Emily Jolly doesn't mind admitting that she loves her teeth.
The 24-year-old Fort Collins resident has a mouthful of straight, white teeth thanks to orthodontic work and what she calls "religious" efforts to whiten them.
So she decided to try one of the many methods available for whitening teeth. She started with an over-the-counter product, Crest White Strips.
"My results were amazing," she said. "It was very nontypical. I would not have to use them as often as they say to use them."
But not everyone can expect those kinds of results from over-the-counter products, said Dr. John J. Hanck, a Fort Collins dentist and president of the Colorado Dental Association.
"Some people have good results. It depends on the person and the density of the enamel of the tooth," Hanck said.
Some people prefer to call in the big guns - professional whitening techniques. There are a range of choices that some dentists offer, including professional-strength whitening strips, custom-made trays and in-office treatments such as Bright Smile, which uses a light to accelerate the work of the whitening agent.
Teeth begin to yellow over time because as teeth age, the enamel wears thinner and the dentin, which is below the enamel, darkens, said Hanck. Dark liquids and food and tobacco also can stain teeth, but a professional polishing often can erase the stains, he said.
All whitening methods work in essentially the same way, by applying a hydrogen peroxide solution to the teeth that brightens them through oxidation. The higher the concentration of peroxide in the product, the faster the whitening agent will work but the greater the risk of tooth sensitivity and gum irritation.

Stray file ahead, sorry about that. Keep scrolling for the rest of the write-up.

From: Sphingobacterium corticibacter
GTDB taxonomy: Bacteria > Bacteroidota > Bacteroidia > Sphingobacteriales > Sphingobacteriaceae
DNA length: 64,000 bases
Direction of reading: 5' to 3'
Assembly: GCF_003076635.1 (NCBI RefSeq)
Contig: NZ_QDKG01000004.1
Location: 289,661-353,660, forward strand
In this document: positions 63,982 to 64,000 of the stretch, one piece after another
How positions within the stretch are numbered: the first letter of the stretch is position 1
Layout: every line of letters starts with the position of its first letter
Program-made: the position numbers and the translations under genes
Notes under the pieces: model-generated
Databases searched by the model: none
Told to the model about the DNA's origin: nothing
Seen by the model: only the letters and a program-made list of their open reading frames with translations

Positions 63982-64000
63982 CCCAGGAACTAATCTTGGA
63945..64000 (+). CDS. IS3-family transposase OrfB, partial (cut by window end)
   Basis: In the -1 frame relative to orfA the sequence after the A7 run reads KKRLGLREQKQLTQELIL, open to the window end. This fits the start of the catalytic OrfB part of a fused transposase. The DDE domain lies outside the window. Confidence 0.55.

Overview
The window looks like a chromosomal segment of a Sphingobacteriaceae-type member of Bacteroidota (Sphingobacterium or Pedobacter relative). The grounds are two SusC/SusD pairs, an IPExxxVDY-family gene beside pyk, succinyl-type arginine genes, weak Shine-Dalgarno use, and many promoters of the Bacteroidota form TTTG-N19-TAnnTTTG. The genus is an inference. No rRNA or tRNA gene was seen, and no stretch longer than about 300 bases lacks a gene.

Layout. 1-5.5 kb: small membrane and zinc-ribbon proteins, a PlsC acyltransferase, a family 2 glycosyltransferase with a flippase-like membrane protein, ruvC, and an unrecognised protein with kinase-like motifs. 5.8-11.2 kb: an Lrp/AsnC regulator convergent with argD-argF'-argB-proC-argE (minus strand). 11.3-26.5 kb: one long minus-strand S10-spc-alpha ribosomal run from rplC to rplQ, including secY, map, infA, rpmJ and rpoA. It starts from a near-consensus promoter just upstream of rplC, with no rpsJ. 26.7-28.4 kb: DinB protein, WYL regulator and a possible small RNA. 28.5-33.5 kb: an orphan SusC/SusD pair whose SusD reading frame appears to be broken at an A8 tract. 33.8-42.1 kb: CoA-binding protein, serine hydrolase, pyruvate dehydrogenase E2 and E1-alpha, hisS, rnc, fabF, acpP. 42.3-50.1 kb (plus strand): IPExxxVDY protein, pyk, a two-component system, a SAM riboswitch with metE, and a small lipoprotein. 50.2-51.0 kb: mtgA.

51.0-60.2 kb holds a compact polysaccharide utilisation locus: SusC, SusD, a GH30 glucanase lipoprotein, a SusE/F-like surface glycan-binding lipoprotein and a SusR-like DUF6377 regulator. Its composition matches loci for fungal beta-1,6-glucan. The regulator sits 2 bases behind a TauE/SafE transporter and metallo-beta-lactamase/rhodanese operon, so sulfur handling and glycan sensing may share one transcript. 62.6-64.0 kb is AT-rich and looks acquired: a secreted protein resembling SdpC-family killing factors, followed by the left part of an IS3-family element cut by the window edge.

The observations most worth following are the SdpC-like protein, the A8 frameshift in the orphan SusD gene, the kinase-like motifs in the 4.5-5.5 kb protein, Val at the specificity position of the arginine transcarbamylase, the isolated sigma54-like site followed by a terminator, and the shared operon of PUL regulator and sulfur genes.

"First of all, they are all safe. It doesn't hurt the enamel. With some of the stronger ones, you might get some mild gum irritation. ... And some can make the teeth sensitive," Hanck said.
Gum irritation and tooth sensitivity is temporary, he said.
Here are some things to consider before you whiten:
Consult your dentist to determine if you are a good candidate for whitening, said Valerie Miller, a local dental hygienist who does consultations for teeth whitening at the office of Dr. Steven J. Koehler Family and Cosmetic Dentistry.
Whitening products will not work on existing restorative work such as caps, veneers or bonds.
Have a realistic goal for how white your teeth should be. "What can be done can be overdone," Hanck said. "The teeth are not supposed to be brighter than the whites of the eyes. When the teeth get so white, it distracts from the balance, harmony and beauty or handsomeness of the face."
Whitening products do not work well on gray teeth or discoloration caused by trauma, Hanck said. For some, graying was caused by the use of the antibiotic tetracycline as a child.